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October horror movie marathon: Werewolf

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Before you delve into this review, be sure to take a look at the rest of the Halloween marathon!

Werewolf

Werewolf is the latest movie by Polish director Adrian Panek. It follows a group of child holocaust survivors who inhabit a nearby home and must overcome hunger, fear and blood-thirsty dogs.

The synopsis alone is bursting with originality. Horror films set around WW2 is nothing new and most within the genre fall into a large group of straight-to-DVD schlock. But this unique blend of genre and setting seems to allow for a break away from such schlock.

The film opens in 1945, during the evacuations of the concentration camps. Nazi soldiers killing POW on sight, feeding them to dogs, anything to assure they’re gone by the time enemy soldiers arrive. In one of the cabins are a group of children. Unsure of what to do they perform exercises, usually commanded to them by the Nazis. So unsure of what to do, they continue until found in the morning. Once found they’re liberated and sent to be cared for in a nearby home. 

Within the first few days, it’s clear something is amiss. Dead bodies found in the woods, a sense of being followed, people being attacked. It’s all very mysterious and seems to be building up to something big. It’s precisely this that spells the beginning of the end for the movie.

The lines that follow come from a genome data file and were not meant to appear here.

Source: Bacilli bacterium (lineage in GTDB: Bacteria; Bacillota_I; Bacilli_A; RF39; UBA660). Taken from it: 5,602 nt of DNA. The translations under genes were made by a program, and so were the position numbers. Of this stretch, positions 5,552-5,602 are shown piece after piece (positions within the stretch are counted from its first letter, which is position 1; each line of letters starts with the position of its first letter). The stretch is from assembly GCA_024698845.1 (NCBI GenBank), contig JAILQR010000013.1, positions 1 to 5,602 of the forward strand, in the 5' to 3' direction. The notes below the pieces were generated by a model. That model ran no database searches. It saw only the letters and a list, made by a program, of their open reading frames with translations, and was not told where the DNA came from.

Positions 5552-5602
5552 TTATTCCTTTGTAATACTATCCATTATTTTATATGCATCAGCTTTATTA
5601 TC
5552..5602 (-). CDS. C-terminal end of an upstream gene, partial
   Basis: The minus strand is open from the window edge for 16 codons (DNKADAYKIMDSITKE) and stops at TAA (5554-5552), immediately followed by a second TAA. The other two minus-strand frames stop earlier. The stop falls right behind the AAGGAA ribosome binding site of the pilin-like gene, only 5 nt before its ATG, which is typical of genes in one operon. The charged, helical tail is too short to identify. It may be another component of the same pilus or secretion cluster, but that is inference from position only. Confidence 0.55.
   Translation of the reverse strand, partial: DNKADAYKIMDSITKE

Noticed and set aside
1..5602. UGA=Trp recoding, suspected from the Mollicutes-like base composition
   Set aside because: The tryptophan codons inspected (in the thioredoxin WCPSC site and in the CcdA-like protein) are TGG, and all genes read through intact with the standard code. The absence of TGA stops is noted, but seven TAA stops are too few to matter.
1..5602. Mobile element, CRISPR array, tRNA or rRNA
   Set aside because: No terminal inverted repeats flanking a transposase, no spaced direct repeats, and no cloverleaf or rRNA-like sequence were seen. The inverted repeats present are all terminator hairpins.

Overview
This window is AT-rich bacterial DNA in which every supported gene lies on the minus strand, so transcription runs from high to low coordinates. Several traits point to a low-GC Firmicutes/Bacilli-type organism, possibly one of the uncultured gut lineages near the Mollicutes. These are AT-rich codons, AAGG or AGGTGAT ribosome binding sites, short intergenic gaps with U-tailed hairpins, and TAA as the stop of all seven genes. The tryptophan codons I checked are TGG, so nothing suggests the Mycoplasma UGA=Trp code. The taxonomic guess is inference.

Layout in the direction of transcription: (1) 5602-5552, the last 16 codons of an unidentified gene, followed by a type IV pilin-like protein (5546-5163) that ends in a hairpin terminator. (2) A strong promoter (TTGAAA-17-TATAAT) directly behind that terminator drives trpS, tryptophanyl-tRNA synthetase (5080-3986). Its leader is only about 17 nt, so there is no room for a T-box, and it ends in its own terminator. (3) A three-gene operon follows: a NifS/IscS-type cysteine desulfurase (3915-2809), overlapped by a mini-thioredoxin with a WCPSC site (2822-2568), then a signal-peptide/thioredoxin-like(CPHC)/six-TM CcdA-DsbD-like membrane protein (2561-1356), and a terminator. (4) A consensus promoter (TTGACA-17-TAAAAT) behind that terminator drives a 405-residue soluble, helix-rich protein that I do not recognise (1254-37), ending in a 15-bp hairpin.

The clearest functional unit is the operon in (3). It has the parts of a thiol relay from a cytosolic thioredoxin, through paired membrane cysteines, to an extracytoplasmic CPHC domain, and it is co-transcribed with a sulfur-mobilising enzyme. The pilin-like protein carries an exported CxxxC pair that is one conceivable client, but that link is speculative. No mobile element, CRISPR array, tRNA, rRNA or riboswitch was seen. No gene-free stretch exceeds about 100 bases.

What’s being built up never comes. Or not in as big a way as one would expect. There are multiple hints throughout the film that werewolves are present: the children speaking of myths of Nazi soldiers turning into werewolves, the extent to which bodies/injuries are found and the general mystique behind something we’d already seen in the opening scene. Instead, dogs merely appear at the house and the entire set up is ruined and we’re left feeling genuinely foolish. 

This one mistake comes as a bit of a metaphor for the entire film – different ideas come into play that never pays off. It feels like a first draft of the script was given the ok and filmed as is. It creates a complete tonal mess, one that even the finest of cinematography and acting can’t hide.

Werewolf had a lot of potential in its idea alone, but poor directing and especially poor writing let it down.

Rating = 2/5

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